Then I walked over to the northern widows and took a photo looking west-north-west. Below left is our pre-primary school, ages four to five. Further out is our hallowed cricket field, (shades of British Imperialism, we bless them for the cricket, rugby, and the English language, (in that order)) (Myself, I put English first, I'm not a great sports fan). To the right out of view is our swimming pool and tennis courts. 

Looking north-north-east across the school to the "suburb" of Drakensview, better known as snob hill.

West-south-west with the Drakensberg peaks of Giants Castle on the horizon. Right below is the pre-primary's play ground. 

And for a bibliophile like myself, the inside is as close to heaven on earth as one can get.

In this photo most of the learners have finished their assigned task and are reading. The boy with the glasses, on the right, asked me why I'm taking their photo, so I replied, "to put your photo on TV's "Police file", "wanted for bank robbery." Quick as a flash he replied, "I rob jewellery stores, they're much easier."

To say that  "I earn my bread by the sweat of my brow," would be an exaggeration. I work hard, but it is not onerous work. During the year I access, classify, catalogue and prepare +- 2,000 books, I issue and re-pack about 15,000 returned books on the shelves, that's why I arrive at 6:50, and leave at 15:15. Time driving to work? About 8 to 10 minutes, depending on the "traffic".

Sunday, 24 February 2013

Reekielyn re-visited.

Quote: "Trout are never caught in ugly places."

Last Sunday I set off for a spot of trout fishing at one of my favourite fishing spots, the Mooi River on the farm Reekielyn. I knew the water levels would be high due to all the rain we have had, but I was unprepared for just how high. All the normal pools and runs were unfishable, though I did try.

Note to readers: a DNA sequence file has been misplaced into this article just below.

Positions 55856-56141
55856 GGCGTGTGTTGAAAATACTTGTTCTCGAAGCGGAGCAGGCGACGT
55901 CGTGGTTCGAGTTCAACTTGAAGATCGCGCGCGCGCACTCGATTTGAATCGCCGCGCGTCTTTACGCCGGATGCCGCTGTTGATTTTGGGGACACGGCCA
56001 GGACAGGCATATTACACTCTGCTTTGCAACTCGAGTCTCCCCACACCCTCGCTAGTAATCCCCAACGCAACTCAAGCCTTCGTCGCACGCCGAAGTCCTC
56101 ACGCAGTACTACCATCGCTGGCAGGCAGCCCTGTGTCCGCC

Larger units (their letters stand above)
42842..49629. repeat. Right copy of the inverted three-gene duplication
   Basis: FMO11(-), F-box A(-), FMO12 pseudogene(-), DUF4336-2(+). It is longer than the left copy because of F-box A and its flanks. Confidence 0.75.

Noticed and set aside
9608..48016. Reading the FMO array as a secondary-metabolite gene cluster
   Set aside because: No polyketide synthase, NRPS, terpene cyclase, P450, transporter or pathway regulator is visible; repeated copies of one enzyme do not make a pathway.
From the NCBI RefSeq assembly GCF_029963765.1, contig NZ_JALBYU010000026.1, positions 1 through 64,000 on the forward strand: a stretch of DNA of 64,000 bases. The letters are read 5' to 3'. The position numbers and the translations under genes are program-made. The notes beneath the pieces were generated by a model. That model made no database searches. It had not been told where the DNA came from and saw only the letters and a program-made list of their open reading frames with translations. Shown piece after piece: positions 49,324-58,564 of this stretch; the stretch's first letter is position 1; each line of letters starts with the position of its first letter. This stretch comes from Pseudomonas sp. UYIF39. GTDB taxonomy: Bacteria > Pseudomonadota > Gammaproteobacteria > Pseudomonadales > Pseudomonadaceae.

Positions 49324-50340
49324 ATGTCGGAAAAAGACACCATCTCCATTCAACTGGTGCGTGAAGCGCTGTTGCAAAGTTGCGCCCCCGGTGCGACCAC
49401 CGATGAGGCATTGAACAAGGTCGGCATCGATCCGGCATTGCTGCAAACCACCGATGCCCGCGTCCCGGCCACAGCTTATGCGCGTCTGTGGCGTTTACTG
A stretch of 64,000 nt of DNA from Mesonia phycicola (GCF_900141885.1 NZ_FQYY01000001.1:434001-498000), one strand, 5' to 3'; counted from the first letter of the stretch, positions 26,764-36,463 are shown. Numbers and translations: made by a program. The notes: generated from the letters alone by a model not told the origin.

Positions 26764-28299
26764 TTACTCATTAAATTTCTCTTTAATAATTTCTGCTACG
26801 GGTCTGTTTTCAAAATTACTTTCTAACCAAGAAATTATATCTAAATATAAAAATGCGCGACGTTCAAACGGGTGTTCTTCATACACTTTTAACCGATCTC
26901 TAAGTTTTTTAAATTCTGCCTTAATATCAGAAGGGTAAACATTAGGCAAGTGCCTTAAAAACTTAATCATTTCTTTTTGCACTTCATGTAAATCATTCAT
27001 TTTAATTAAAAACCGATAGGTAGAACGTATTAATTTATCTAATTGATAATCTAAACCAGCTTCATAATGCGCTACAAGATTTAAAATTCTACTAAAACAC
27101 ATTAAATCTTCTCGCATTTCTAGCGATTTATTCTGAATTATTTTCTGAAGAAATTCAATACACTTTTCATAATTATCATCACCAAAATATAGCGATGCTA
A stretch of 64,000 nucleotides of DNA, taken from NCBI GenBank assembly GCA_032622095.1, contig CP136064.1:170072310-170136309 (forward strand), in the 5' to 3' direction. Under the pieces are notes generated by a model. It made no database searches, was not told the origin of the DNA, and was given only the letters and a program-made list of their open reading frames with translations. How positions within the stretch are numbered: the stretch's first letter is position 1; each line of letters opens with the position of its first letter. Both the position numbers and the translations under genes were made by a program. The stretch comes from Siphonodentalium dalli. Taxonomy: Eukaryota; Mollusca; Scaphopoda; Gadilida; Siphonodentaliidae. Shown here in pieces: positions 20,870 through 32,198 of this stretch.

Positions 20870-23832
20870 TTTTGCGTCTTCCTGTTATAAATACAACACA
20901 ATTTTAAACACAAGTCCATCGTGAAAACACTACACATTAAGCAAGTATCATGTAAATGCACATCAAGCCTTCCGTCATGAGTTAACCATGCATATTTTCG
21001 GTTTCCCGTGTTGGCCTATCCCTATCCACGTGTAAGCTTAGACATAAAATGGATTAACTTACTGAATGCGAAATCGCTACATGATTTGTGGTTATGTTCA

Click to enlarge.

The Mooi River flowing in from the west, on the left you can see where the Reekielyn stream joins the main stream. A large weighted streamer could have worked here if one was fishing with at least a 5 weight rod.

The Reekielyn stream, this stream was also flowing very strongly.

A Cape cormorant, I hope he had better luck than I had.

The four hours I spent there weren't wasted though as I was able to take a lot of photos. There were acres of these wild flowers, (wild gladiolus ?).

Dew bespangled trap door spiders web.

The Reekielyn falls flowing strongly.

The falls from stream level.

An oxbow lake on the southern bank of the river.

Wild flower, (grass orchid?) on the bank of the oxbow lake. I need to get a book on Natal wild flowers.

Monday, 18 February 2013

Evening walk.

Sunday evening I was able to take my dogs for a walk along one of the dryer tracks on the farm, only one or two small puddles so they could not get too dirty. Although rain was predicted it held off till much later when we had a very light shower. This afternoon it was a different matter and between 4pm and 4:30 the rain came bucketing down. 

This is mainly a crop farm with only a few head of beef cattle. 

Cosmos, the first sign of autumn.

The mountains on the horizon are 50 or 60 kilometres away, this part is known as the Northern Berg, (Drakensberg)

West, north-west.

Looking North, north-west. The centre-pivot irrigation that stretches across all three these photos, is more than 300 meters long. The whole system can be moved to a different pivot point so other fields can be irrigated. There are two other smaller centre-pivots on the farm.  The maize in the foreground is intended for silage and will be sold to a neighbouring dairy farm.

Tuesday, 12 February 2013

Rain, rain and more rain.

In my 65 years I don't think I have ever experienced such a wet summer as this one. Hardly a day passes without rain, usually torrential. Last week Thursday we had a storm that ripped through the district with winds that uprooted huge trees and dumped 65mm of rain, (almost 3 inches) in about 40 minutes. Yesterday afternoon we had a torrential downpour that started at about 4:30 and only stopped 6 hours later. At the moment 5pm, thunder is rumbling in the distance.